I found this book to be remarkably easy to read. I believe it was easy for me because Rev. Barber used a lot of scripture and faith-based stories in the first few chapters. I would suspect, it might be somewhat difficult for a person who does not have any faith interest to get through the first few chapters without some knowledge or relatability to Christianity or any other faith. Nonetheless, Rev. Barber does a great job of aligning his life experiences with history, his current mobilizing and organizing work, as well as outlining his 14 Steps Forward Together. Rev. Barber believes that we need to learn from the first and second reconstruction as well as the resistance and things that were done to deconstruct the first and second reconstruction. This will then allow us to understand how we can apply those lessons at this moment. I definitely recommend this book as a good read and a great guide for people to get involved to enact change. (End of Book Review)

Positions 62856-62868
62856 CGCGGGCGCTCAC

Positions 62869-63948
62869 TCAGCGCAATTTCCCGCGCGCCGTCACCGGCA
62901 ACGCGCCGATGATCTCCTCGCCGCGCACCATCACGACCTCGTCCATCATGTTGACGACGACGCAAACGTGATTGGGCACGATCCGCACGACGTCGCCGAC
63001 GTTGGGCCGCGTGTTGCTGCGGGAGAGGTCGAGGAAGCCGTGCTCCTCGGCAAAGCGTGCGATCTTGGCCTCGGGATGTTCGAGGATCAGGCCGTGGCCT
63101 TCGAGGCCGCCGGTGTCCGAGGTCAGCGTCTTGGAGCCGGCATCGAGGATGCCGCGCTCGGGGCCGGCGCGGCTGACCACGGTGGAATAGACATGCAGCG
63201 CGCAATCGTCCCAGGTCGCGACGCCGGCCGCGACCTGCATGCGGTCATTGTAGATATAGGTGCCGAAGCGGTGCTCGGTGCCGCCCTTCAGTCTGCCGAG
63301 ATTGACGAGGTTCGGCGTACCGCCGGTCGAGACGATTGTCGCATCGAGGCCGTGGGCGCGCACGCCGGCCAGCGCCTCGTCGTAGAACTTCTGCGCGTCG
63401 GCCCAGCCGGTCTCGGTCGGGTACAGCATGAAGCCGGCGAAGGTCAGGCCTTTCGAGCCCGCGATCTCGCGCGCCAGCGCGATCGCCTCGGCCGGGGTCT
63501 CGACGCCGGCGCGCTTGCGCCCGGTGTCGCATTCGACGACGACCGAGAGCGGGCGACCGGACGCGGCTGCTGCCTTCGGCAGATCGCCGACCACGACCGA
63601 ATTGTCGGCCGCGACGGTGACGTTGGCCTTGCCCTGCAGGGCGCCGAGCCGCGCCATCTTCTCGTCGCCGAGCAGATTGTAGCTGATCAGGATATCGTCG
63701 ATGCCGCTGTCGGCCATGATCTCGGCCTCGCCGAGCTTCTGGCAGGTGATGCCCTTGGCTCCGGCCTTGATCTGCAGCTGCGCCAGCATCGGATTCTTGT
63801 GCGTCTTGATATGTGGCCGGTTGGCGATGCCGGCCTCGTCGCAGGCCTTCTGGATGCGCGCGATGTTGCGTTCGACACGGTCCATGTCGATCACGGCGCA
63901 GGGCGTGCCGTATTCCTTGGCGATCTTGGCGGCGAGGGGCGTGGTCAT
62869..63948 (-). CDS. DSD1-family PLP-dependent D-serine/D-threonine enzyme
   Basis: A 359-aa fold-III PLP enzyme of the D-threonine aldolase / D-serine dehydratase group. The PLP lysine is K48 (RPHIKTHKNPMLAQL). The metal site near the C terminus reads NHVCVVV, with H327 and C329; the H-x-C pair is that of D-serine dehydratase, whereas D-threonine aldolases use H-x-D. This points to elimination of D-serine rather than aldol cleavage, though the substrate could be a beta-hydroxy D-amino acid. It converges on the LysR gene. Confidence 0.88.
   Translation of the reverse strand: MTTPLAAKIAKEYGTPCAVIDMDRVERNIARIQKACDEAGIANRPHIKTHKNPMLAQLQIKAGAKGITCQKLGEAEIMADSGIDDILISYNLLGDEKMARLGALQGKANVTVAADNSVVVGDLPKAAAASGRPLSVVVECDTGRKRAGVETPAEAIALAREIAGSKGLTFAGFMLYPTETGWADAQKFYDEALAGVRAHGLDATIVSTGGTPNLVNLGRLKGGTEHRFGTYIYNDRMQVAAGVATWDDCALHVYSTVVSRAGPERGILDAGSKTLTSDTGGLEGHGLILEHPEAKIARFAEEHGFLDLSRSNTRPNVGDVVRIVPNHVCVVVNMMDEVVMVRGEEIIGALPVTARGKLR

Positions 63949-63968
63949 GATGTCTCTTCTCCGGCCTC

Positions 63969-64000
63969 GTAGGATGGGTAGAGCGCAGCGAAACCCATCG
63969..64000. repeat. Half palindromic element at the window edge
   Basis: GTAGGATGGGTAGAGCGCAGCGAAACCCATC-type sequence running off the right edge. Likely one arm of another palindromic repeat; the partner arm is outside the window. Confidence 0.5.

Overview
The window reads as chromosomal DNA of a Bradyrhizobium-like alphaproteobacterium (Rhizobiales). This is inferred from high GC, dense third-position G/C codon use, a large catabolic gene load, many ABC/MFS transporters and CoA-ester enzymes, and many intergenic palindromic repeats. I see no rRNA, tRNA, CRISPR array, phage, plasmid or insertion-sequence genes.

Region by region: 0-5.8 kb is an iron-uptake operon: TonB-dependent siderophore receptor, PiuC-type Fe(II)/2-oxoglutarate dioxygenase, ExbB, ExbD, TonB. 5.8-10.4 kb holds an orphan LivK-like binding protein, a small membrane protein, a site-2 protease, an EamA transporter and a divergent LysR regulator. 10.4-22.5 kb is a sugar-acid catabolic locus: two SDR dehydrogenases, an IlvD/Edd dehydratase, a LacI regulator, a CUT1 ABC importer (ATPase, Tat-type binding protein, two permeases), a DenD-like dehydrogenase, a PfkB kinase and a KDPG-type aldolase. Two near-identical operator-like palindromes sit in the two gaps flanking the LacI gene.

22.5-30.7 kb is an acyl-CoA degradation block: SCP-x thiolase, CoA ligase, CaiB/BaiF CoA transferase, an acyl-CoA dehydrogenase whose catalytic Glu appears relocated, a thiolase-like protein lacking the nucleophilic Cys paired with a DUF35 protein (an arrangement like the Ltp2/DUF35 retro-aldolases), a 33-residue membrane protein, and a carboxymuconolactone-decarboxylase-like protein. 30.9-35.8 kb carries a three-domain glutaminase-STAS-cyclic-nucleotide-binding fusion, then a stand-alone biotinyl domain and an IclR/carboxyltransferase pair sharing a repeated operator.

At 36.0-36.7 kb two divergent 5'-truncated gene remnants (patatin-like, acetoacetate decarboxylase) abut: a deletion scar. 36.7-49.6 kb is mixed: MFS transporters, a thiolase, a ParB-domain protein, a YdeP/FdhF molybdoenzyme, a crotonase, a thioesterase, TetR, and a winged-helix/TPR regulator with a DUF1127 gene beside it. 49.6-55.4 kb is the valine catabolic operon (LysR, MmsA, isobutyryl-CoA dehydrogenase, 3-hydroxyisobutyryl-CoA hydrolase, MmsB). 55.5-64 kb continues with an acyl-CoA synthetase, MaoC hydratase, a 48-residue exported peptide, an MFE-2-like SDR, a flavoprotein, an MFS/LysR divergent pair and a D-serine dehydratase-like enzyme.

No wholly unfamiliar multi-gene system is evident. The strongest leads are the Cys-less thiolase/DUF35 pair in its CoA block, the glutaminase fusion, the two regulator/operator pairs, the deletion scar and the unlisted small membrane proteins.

To learn more about Rev. Barber's Moral Movement watch this PBS Special on YouTube:


Notable Quotes in the Book

“When people of all different faiths and colors came together and demanded change from a moral perspective, it touched the conscience of the nation."

“When Jim Crow decided to go back to law school and become Mr. James Crow, Esquire, we fought him in the courts and in boardrooms, advocating for affirmative action and anti-discrimination policies.”

“We who believe in freedom and justice must remember the summary of nonviolent struggle often attributed to Gandhi: First they ignore you. Then they laugh at you. Then they fight you. Then you win.”

“My very first fight in Martinsville, Virginia, etched this principle of moral leadership deep in my soul: Before you get loud, be sure you’re not wrong.”

“It’s not enough to conquer the opposition. In a nonviolent struggle, we are committed to fight on until we win our adversaries as friends.”

“We can never be friends with our enemies, of course, until they stop trying to destroy us. But even in the midst of a struggle, Jesus said, we can love our enemies.”

“When so many folks’ 401k’s turned into 101k’s, they saw what poor people have always known: that an economy built on the backs of slave labor simply doesn’t work for most citizens.”


Reference - APA Citing

Barber II, W.J. (2016). The third reconstruction: How a moral movement is overcoming the politics of division and fear. Beacon Press.